Few people would deny the benefits of being able to be available at the end of the phone, whether for the purposes of keeping in touch with loved ones or being able to deal with companies or conduct business dealings with ease. But being so readily contactable has become an avenue that has become increasingly exploited by companies making sales and marketing pitches, as well as by scammers wanting to take advantage of being able to catch people on the back foot in their own homes.
Not only have companies realised that sales and marketing calls can make them additional profits, but there is also money to be made in the sale of people’s contact details between businesses. This means that in recent times the number of unsolicited calls received by people in their own homes has been rising, up to over 120,000 in one six-month period during 2013, according to the BBC. These calls are rarely welcome and once a number is sold on it’s difficult to make it private again, so the volume of calls is likely to increase as time goes on, which can be very distressing to those on the receiving end.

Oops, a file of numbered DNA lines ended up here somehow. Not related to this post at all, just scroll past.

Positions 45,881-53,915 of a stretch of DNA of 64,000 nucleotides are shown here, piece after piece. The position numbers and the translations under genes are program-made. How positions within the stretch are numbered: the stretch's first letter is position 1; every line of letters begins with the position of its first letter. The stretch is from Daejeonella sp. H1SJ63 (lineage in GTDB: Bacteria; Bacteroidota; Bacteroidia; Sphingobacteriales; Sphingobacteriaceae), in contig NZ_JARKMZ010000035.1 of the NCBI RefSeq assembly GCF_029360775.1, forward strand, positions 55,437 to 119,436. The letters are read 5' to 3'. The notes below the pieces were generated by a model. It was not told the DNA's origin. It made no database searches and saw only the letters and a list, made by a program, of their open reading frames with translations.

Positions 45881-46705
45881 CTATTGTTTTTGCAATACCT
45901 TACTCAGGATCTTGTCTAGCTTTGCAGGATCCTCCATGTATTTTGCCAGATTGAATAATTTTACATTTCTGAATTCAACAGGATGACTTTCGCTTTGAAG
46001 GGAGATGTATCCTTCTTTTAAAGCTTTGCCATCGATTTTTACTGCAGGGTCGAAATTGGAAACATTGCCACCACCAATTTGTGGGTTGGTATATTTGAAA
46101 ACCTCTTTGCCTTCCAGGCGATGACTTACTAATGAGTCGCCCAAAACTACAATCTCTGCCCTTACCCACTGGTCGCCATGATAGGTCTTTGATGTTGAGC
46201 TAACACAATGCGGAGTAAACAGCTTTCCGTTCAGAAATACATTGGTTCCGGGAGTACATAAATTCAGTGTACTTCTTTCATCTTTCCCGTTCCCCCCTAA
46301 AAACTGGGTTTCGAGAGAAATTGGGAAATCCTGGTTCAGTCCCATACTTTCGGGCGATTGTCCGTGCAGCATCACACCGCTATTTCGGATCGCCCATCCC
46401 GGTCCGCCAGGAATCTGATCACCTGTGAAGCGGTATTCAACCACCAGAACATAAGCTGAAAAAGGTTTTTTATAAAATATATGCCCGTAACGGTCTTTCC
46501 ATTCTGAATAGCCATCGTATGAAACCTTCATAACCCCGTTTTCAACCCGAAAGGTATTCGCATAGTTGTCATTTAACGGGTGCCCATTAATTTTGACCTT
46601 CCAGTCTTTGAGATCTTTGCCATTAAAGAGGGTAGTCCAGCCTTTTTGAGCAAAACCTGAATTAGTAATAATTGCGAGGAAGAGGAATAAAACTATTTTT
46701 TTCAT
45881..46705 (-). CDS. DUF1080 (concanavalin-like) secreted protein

But cold calls are more than just a general nuisance. There is a very real problem in the use of cold-calling techniques by bogus companies and fake charities, which target the elderly and vulnerable and scam them into parting with sometimes large sums of money as they believe that they are legitimate. Even genuine companies can have very persuasive telesales pitches and more vulnerable recipients of these calls often end up out of pocket for services or products that they don’t need.
Taking a Stand Against Cold Callers
The first steps in combating nuisance calls include going ex-directory, perhaps taking a new phone number if the volume of calls has already become unbearable, and signing up to the Telephone Preference Service (TPS), which aims to protect users against unsolicited calls. It’s designed to be easy to implement and is free to sign up to. Group Utilities works together with Ofcom, the TPS and the police to safeguard its users against cold callers. Withheld numbers are interrogated before being accepted and international sales numbers are automatically blocked, while friendly international calls and those from friends, family and emergency services are accepted. Software is used to update the block lists of all users, and the list grows quickly since the data comes in from a community of users working together.
The telephone is an indispensable item in both personal and professional use, and its benefits cannot be denied, but those who take advantage of others by phone can and should be stopped. Currently, there is little comeback against cold calling for sales and marketing use, but the choice of whether to allow these calls should be with the recipient, who can then reclaim their home phone as the asset that it truly is.
Image attributed to: http://commons.wikimedia.org/wiki/File:Woman_talking_on_phone_(1).jpg